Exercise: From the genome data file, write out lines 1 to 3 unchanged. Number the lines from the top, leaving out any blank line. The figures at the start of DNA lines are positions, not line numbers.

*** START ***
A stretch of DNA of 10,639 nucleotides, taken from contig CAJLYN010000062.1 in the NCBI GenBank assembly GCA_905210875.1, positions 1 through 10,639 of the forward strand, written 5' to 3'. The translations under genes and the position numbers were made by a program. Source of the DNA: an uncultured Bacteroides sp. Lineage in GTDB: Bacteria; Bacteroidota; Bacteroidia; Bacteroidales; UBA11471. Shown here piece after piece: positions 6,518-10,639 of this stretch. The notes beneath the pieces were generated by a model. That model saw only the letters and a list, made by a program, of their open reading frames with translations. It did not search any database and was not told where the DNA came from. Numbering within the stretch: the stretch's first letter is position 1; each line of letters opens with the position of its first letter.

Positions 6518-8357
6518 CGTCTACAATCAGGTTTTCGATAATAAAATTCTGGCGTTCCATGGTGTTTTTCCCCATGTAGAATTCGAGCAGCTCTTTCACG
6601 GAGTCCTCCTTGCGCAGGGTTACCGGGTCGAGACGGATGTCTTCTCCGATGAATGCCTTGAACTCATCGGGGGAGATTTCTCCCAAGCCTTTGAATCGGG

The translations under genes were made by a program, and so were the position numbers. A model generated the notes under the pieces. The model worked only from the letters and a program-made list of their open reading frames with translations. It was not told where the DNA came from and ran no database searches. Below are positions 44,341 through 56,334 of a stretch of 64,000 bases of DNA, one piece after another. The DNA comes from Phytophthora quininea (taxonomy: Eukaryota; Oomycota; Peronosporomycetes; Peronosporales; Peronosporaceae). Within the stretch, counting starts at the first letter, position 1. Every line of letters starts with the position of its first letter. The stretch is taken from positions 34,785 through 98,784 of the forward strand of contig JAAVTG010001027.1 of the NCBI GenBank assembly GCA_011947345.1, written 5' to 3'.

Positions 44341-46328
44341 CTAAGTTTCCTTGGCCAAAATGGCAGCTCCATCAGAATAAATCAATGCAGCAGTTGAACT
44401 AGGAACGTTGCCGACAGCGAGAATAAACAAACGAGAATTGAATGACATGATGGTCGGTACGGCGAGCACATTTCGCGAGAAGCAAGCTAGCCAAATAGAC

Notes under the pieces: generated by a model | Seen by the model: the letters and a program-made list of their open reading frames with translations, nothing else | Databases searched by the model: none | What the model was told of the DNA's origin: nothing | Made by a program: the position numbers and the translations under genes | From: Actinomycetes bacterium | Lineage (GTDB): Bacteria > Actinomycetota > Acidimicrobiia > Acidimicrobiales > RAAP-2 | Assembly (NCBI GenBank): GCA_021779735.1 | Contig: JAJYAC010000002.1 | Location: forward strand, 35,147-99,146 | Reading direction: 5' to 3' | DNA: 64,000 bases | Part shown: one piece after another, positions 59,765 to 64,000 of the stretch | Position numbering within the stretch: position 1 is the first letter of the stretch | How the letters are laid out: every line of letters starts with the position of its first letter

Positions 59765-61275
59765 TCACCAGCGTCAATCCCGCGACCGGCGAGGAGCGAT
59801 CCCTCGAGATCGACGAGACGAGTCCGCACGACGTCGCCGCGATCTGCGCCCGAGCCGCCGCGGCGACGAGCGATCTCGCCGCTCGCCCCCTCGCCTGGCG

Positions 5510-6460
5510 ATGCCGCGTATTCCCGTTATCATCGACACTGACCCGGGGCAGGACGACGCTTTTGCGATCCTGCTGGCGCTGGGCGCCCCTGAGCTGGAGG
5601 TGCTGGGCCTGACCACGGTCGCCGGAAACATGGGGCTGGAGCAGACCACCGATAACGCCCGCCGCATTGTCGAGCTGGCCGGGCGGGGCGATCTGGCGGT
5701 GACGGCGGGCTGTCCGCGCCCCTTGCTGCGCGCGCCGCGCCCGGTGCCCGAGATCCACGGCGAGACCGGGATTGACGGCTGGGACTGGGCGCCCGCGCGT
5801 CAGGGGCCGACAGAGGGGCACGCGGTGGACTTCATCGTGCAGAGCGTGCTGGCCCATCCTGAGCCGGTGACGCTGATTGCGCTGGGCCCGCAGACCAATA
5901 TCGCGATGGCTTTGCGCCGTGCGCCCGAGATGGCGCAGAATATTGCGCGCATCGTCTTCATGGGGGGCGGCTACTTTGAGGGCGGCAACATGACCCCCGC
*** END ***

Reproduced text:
A stretch of DNA of 10,639 nucleotides, taken from contig CAJLYN010000062.1 in the NCBI GenBank assembly GCA_905210875.1, positions 1 through 10,639 of the forward strand, written 5' to 3'. The translations under genes and the position numbers were made by a program. Source of the DNA: an uncultured Bacteroides sp. Lineage in GTDB: Bacteria; Bacteroidota; Bacteroidia; Bacteroidales; UBA11471. Shown here piece after piece: positions 6,518-10,639 of this stretch. The notes beneath the pieces were generated by a model. That model saw only the letters and a list, made by a program, of their open reading frames with translations. It did not search any database and was not told where the DNA came from. Numbering within the stretch: the stretch's first letter is position 1; each line of letters opens with the position of its first letter.

Positions 6518-8357
6518 CGTCTACAATCAGGTTTTCGATAATAAAATTCTGGCGTTCCATGGTGTTTTTCCCCATGTAGAATTCGAGCAGCTCTTTCACG